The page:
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Fig6: Co-transplanted hESC-ECs form functional vessels in the host myocardium. a Small clusters of GFP-expressing cells scattered through the host myocardium 24 weeks after transplantation, b–d Human endothelial cells forming capillaries in mouse myocardium; black dots GFP, e erythrocyte, l leukocyte, n nucleus, EC endothelial cell, hu human, ms mouse. e Overview of endothelial structures in a beating area from hES3-GFP. f, g Ki-67-positive endothelial cells expressing human PECAM and human von Willebrand Factor. h Ki-67-positive hESC-derived endothelial cells in a graft 12 weeks after transplantation. i,j Undifferentiated hESCs; immunogold labeling for Tra-1-60 at the apical side (i) and intracellular (j); black dots Tra-1-60; n nucleus. Scale bars (a,e) 100 μm, (b,c) 1 μm (d) 500 nm (f,g) 20 μm (h,i) 200 nm

Mentions: Since fibrosis was present at early time-points and was not degraded 12 weeks post-grafting, the question arose whether transplanted hESC-CM could survive at all for longer periods. We therefore increased follow-up to 24 weeks and found viable grafts that appeared similar to those at 12 weeks in terms of graft size and GFP-fluorescence. At both time-points, the hESC-CM showed signs of maturation in vivo, including loss of punctuate staining for cytokeratin 8 which was found in intracellular keratin threads and desmosomes in immature hESC-CM in vitro (Fig. 5a, b), as previously reported for human fetal cardiomyocytes [29]. However, EM analysis of the grafted cells 24 weeks after transplantation revealed that the hESC-CM had matured further, evidenced by increased myofibril content and improved sarcomeric organization compared to 12 weeks in vivo maturation (Fig. 5c, d). Paradoxically, a fibrotic layer surrounding the graft still largely separated human from mouse myocardium, preventing desmosome formation between human and mouse cells (Fig. 5e) even though desmosomes between human cardiomyocytes were abundant (Fig. 5d). It was thus likely that the grafts received oxygen and nutrients through infiltrating vessels. We observed previously that some mouse-derived vessels were present in the grafts [10]. Surprisingly, a subset of 12- and 24-week hESC-CM grafts (4 out of 16 hearts) were surrounded by small clusters of GFP-expressing cells which formed a mosaic-like pattern with the native mouse cardiomyocytes (Figs. 5f and 6a). The morphology of these hESC-derived cells was typical of endothelial cells: long flat cells aligning into capillaries (Fig. 6d) with the typical appearance of caveolae and Weibel-palade bodies. The capillaries consisted uniquely of GFP-expressing human endothelial cells but were connected to the mouse vasculature, as evidenced by the presence of mouse leukocytes and erythrocytes in their lumen (Fig. 6b, c), and were associated with an increased vascular density in the area around the grafts.Fig. 5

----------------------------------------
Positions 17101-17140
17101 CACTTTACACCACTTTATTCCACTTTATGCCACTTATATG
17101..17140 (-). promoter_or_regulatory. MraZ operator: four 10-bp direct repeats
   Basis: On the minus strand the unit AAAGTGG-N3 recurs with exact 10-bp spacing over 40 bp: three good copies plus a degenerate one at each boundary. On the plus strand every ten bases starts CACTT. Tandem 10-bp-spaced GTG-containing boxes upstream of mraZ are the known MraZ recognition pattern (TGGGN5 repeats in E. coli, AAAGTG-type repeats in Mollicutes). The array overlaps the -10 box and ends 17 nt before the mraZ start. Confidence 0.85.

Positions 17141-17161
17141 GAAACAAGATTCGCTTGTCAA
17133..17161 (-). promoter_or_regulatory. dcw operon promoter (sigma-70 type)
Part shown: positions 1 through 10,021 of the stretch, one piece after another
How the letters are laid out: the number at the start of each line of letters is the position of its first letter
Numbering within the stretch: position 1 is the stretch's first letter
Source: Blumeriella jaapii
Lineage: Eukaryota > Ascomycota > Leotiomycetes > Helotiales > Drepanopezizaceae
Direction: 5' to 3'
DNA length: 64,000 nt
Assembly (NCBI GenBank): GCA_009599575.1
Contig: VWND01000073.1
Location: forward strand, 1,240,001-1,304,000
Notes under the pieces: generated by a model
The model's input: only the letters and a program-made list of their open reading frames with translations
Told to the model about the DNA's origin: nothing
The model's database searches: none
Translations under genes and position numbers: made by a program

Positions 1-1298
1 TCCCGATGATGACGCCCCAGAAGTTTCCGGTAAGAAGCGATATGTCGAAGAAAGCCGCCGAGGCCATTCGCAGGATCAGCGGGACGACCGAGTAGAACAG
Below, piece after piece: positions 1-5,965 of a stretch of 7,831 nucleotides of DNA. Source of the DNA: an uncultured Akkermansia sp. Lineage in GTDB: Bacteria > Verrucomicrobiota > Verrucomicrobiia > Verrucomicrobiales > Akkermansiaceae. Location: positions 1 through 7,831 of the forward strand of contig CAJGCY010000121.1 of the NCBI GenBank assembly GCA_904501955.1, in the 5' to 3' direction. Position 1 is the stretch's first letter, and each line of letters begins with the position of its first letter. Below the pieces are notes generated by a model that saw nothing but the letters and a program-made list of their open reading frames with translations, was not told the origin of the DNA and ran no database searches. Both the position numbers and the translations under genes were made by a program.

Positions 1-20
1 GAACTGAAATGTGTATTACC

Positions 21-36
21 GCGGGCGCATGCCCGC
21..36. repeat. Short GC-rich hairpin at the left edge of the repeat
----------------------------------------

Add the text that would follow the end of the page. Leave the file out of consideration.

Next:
Extracellular matrix formation after transplantation of human embryonic stem cell-derived cardiomyocytes.

van Laake LW, van Donselaar EG, Monshouwer-Kloots J, Schreurs C, Passier R, Humbel BM, Doevendans PA, Sonnenberg A, Verkleij AJ, Mummery CL - Cell. Mol. Life Sci. (2009)